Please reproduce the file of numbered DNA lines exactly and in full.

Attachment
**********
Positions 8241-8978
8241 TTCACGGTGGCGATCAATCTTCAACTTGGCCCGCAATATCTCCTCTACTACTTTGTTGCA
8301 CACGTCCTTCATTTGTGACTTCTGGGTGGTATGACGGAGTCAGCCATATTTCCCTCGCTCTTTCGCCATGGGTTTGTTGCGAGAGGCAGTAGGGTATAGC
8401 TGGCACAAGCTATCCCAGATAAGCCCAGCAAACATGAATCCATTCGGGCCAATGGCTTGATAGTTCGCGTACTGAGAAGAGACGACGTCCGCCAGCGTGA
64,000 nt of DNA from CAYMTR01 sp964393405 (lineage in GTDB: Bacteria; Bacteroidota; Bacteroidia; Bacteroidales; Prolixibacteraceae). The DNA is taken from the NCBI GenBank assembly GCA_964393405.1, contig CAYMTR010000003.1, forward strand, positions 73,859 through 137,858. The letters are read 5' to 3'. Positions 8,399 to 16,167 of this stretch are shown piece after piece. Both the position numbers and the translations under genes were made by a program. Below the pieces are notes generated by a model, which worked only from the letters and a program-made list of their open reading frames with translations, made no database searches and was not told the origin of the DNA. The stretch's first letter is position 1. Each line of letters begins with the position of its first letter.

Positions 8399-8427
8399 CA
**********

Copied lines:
Positions 8241-8978
8241 TTCACGGTGGCGATCAATCTTCAACTTGGCCCGCAATATCTCCTCTACTACTTTGTTGCA
8301 CACGTCCTTCATTTGTGACTTCTGGGTGGTATGACGGAGTCAGCCATATTTCCCTCGCTCTTTCGCCATGGGTTTGTTGCGAGAGGCAGTAGGGTATAGC
8401 TGGCACAAGCTATCCCAGATAAGCCCAGCAAACATGAATCCATTCGGGCCAATGGCTTGATAGTTCGCGTACTGAGAAGAGACGACGTCCGCCAGCGTGA
64,000 nt of DNA from CAYMTR01 sp964393405 (lineage in GTDB: Bacteria; Bacteroidota; Bacteroidia; Bacteroidales; Prolixibacteraceae). The DNA is taken from the NCBI GenBank assembly GCA_964393405.1, contig CAYMTR010000003.1, forward strand, positions 73,859 through 137,858. The letters are read 5' to 3'. Positions 8,399 to 16,167 of this stretch are shown piece after piece. Both the position numbers and the translations under genes were made by a program. Below the pieces are notes generated by a model, which worked only from the letters and a program-made list of their open reading frames with translations, made no database searches and was not told the origin of the DNA. The stretch's first letter is position 1. Each line of letters begins with the position of its first letter.

Positions 8399-8427
8399 CA